How do you define hunting when you’re trying to explain the concept to someone who doesn’t partake in it?
When you look in Webster’s Dictionary, hunting is defined as the act of pursuing game for food or sport. The definition of hunting sounds simple enough, yet we often struggle to find the words that define what hunting truly means to us. We understand the feeling that it gives us, the adrenaline rush and respect for God’s creation. Most days we are just happy to be outdoors and are grateful to have the opportunity to take part in it.
Oftentimes, I hear hunting being called a sport, hobby, pastime, or even a way of life. But what is hunting really?
Is hunting a sport? Well, let’s check Webster’s Dictionary and define exactly what a sport is. According to the dictionary, a sport is a physical activity engaged in for pleasure. This would certainly fit the definition of hunting for some. Hunting gives me pleasure and provides a sense of release from the outside world and a way to connect with the wildlife around me. When you think of hunting as a sport, you probably think of practicing with your equipment and training your bodies to scale tall mountains or climb tall trees in search of wild game. So hunting could be a sport.
Is hunting a hobby? How does Webster define a hobby? A hobby is a pursuit outside one’s regular occupation engaged in especially for relaxation. Ok, I can see how this could fit the mold. We spend our hard-earned money on expensive gear pursuing game each fall and we hope to have success in the field also. All of the work that we put in during the off-season brings us to the opening day of the season and we find ourselves perched in a treestand as the sunrises, thanking God for all that he’s blessed us with. Hunting could be defined as a hobby. But when we turn on our TVs we see people hunting as their occupation and as a result, they make money in advertising certain products or for companies. For some of us, hunting could be a hobby. So could sewing too.
Is hunting a pastime? Back to Webster’s, we go. A pastime is an activity that you enjoy doing during your free time. Wow, isn’t that a broad definition that involves multiple activities? I could think of a million things that fit the definition of a pastime but defining hunting by such a broad definition doesn’t seem right to me. Some people enjoy mowing their lawns during their free time or, if you’re like me, you like to watch UFC fights. I can’t define hunting as just a pastime. Hunting means too much to me.
Is hunting a way of life? I’ll take it from here Webster! For many of us, hunting isn’t just a pastime that we partake in only a couple of days a year. For some, it’s a 365-day-a-year process that blends experience, education, ethics, love, and devotion toward one goal, pursuing game. Whether you enjoy chasing mule deer in the west or you choose to hunt whitetails from a treestand, you have to admit, there’s something magical about the sport of hunting. The connection you feel with nature isn’t by mistake. We’ve evolved as a society to a time where the majority of mankind will never be as connected to mother nature as you are when you’re sitting on top of a mountain, as the sun peaks over the horizon, and listening for the first gobble of the morning! It’s these experiences that encapsulate us into coming back each season and devoting our lives and our free time to perfecting our craft, whether it be with archery equipment or a firearm, we are HUNTERS, we are CONSERVATIONISTS!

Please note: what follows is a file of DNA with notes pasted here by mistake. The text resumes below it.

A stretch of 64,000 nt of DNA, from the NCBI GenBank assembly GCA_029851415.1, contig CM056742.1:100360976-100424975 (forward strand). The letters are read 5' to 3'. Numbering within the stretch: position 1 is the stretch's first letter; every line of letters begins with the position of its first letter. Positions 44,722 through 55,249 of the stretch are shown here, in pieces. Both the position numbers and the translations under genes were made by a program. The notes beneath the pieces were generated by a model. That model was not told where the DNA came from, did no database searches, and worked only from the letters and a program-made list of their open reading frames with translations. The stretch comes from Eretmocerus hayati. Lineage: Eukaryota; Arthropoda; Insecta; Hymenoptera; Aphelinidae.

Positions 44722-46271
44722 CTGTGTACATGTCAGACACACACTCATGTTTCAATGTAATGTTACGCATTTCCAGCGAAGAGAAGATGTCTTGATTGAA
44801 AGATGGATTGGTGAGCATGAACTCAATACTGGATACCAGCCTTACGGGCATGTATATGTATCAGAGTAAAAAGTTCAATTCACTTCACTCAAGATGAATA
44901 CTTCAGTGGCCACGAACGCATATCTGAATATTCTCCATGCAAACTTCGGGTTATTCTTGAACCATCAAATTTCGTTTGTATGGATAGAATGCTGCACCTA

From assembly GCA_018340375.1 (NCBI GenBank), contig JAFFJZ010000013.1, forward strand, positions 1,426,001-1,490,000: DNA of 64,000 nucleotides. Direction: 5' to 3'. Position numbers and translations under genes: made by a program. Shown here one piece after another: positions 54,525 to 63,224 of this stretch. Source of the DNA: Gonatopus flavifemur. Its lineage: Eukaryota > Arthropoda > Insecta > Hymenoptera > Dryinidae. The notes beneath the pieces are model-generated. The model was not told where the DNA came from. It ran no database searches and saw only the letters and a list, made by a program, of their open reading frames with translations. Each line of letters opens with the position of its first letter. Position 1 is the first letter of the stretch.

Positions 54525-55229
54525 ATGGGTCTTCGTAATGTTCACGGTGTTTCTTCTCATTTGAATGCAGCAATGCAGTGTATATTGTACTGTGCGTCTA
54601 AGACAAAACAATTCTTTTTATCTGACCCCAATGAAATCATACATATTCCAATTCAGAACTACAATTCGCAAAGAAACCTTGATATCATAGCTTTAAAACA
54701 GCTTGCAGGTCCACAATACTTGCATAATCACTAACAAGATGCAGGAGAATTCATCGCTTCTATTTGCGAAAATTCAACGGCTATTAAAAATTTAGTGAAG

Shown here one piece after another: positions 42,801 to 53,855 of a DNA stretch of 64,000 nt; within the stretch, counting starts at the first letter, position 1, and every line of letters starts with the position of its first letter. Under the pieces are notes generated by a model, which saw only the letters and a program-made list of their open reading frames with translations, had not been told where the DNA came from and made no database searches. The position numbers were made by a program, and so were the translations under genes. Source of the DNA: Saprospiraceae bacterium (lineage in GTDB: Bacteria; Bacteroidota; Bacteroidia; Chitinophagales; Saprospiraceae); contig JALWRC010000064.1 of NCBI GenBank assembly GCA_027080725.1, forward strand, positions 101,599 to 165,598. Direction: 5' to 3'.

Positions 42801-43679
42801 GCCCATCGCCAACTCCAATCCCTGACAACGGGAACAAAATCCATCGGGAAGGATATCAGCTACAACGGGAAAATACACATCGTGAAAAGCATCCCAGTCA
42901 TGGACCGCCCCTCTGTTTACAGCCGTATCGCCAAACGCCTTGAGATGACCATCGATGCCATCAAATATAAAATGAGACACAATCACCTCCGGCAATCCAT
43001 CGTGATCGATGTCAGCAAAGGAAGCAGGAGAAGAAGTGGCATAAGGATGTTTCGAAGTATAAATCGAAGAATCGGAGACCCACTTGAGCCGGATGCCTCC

However you define hunting, know this. Hunting is killing! Yes, it is the unfortunate side effect of a successful hunt. Whether you are pursuing deer, bear, or squirrels, the result is still the same if you are successful, you must take one of God’s beautiful creatures from the earth in order to fill your tag. This is how hunting is defined by a society that doesn’t partake in it. However, we must find ways to share our hunting experiences with the rest of the world on a positive note and learn to truly define what hunting means to us.
Once we can define hunting for ourselves, only then can we help others connect the benefits of hunting to the act of killing. When we do this, it will help us recruit new hunters and hopefully convince the anti-hunting community that hunting has its place in our society and is a proven conservation method that we can use to ensure the success of our wildlife for generations to come.